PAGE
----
Adidas: The Quest

The FIFA World Cup is in full swing right now, and the hopes of nations around the world are riding on matches coming in the final matches of the group stage. Appropriately, Adidas has launched an ad campaign called The Quest for their new, lighter soccer shoes called The Spark, The Powerhouse and The Maestro.

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Smartphone Virtual Goods Worth $168 Million In 2009

Frank N. Magid Associates and OpenFeint today released a study examining how Americans spend money on virtual goods. The study, titled Magid Media Futures 2010 Wireless and Consumers, reveals that Americans bought $168 million worth of mobile virtual goods in 2009. Nearly half of all smartphone users are playing mobile games and 16 percent of those are spending an average of $41 per year on in-game virtual goods.

“The market for virtual goods has already exploded in web-based games like Zynga’s Farmville, and we’re just now starting to see this trend in the mobile space,” said Steve Lin, VP Operations of Aurora Feint. “In just the last few months we ve seen amazing interest from our game developers in building mobile social games with virtual goods. Our internal numbers reflect the study in that free-to-play models will be the dominant pricing structure in the future.”

The study also says that 55 percent of smartphone gamers are interested in buying virtual goods, and the demographic skews heavily towards males between 18 and 34 years of age. Smartphone gamers downlaod 14 gamers per year, four of which are paid, and they are likely to read reviews and rely on word of mouth.

“Everybody knows free-to-play social gaming models on PC platforms have been making a killing but mobile virtual goods aren t as well understood,” said Mike Vorhaus, President, Magid Advisors. “With almost 20 percent of smartphone gamers already making purchases, there s a lot of room for the market to keep taking off as smartphones continue to increase in popularity.”

The second part of the study will be released this Summer.

iPad: 3 Million Sold

Apple announced today that three million iPads have sold in just 80 days after release in the U.S. There are already over 11,000 new apps available made specifically for the device, along with 225,000 other apps on the App Store.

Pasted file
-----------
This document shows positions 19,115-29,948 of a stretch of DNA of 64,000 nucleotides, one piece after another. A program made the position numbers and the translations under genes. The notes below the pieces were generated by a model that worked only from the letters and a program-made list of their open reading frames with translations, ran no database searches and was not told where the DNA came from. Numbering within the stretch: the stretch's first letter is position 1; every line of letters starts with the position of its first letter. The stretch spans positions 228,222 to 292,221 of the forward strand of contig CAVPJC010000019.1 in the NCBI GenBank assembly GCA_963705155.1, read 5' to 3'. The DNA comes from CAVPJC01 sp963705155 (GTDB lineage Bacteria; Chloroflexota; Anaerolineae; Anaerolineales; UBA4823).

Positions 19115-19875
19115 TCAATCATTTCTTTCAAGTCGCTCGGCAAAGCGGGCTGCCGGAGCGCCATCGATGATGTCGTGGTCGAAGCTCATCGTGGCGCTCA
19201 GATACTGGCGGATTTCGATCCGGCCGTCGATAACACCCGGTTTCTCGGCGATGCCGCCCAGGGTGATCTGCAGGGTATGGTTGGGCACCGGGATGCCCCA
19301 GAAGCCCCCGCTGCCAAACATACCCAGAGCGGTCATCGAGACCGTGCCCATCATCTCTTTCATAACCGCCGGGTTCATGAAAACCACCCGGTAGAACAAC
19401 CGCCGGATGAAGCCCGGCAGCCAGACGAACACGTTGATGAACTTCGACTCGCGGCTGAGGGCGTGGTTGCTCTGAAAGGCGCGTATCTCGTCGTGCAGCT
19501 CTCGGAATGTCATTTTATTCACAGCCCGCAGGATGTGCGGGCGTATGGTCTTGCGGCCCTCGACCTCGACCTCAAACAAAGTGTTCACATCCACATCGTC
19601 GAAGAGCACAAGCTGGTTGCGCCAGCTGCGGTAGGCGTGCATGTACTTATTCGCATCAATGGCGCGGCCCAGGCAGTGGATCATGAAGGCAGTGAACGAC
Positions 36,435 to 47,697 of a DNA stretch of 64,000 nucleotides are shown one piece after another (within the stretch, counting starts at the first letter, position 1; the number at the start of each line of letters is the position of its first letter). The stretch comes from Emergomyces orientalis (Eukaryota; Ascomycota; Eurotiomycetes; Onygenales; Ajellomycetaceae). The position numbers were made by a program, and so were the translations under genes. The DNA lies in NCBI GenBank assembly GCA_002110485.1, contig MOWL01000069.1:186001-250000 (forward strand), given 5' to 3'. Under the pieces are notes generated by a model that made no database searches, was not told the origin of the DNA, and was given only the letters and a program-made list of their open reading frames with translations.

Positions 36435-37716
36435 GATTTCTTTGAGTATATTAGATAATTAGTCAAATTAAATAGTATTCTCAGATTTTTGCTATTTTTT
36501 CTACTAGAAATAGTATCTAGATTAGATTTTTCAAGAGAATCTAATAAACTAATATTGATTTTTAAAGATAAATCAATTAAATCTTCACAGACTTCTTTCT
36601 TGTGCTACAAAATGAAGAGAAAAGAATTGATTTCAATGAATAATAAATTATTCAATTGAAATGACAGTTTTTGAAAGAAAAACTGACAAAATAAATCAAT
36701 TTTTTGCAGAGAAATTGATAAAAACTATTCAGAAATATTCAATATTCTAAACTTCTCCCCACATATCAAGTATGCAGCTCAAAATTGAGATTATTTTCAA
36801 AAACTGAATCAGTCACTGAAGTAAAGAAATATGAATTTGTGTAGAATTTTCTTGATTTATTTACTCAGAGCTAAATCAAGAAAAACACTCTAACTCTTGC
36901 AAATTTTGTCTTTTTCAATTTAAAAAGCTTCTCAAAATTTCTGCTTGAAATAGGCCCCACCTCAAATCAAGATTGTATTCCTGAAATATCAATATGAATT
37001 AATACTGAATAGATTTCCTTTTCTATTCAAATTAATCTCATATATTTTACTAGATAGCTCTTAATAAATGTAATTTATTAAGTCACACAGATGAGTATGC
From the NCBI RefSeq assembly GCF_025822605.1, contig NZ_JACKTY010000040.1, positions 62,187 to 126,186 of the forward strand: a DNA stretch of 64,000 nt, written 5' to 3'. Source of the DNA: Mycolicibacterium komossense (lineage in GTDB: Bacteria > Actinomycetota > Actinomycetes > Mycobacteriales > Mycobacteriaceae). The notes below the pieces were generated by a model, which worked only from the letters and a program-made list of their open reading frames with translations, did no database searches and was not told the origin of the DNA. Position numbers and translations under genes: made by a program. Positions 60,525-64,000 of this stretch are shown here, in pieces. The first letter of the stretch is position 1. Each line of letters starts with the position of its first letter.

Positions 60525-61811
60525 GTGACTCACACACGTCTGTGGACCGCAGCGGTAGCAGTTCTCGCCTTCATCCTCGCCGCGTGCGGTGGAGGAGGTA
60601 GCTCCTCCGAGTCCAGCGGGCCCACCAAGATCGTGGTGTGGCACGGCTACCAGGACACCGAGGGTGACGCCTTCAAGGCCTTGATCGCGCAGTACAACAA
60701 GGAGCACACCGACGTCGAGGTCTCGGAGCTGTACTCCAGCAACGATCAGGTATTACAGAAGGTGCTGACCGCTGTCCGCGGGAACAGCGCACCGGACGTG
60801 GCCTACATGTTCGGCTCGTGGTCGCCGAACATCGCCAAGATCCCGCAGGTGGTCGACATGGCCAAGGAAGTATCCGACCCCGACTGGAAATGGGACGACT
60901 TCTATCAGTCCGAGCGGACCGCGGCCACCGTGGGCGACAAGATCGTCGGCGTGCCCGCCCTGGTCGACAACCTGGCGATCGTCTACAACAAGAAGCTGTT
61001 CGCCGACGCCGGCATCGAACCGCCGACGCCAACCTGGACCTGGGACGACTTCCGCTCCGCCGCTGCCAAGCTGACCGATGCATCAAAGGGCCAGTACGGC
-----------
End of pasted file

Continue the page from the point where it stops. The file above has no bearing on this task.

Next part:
“People are loving iPad as it becomes a part of their daily lives,” said Steve Jobs, Apple’s CEO. “We’re working hard to get this magical product into the hands of even more people around the world, including those in nine more countries next month.”

Prince Of Persia Set To Pass $300 Million

Prince of Persia: The Sands of Time has not lived up to the Pirates of the Caribbean-like hype surrounding it, receiving middling reviews and failing to capture the box office its first weekend. The movie has a respectable but not spectacular $80.5 million domestic take.

However, the Prince of Persia movie has proven to be more of a hit internationally, with a total of $213.1 million outside of the U.S. With a worldwide gross of $293.6 million, it’s likely that it’ll see exceed $300 million by the end of its run, making it the highest grossing video game movie ever; whether that alone will warrant a sequel is up for debate.

Source: Big Download

SGN Gets $2 Million In Funding

Social Gaming Network (SGN) has raised $2 million in second round funding from Tomorrow Ventures and Xing founder Lars Hinrichs. The company’s first round of financing was for $15 million in May 2008, from Greylock Ventures, Founders Fund, Columbia Partners, and Novak Biddle Venture Partners.

SGN has concentrated on iOS titles like Skies of Glory, Mafia, Agency Wars, and Vampires vs. Werewolves. The company is looking to expand into games on Facebook and MySpace, and then onto Android.

Kinect Manufacture Costs Are $150, Says Source

According to inside sources, Microsoft’s Kinect will cost roughly $150 to manufacture. Apparently, the cost of the device (which featured prominently in their E3 press conference) has caused quite a bit of consternation internally at Microsoft.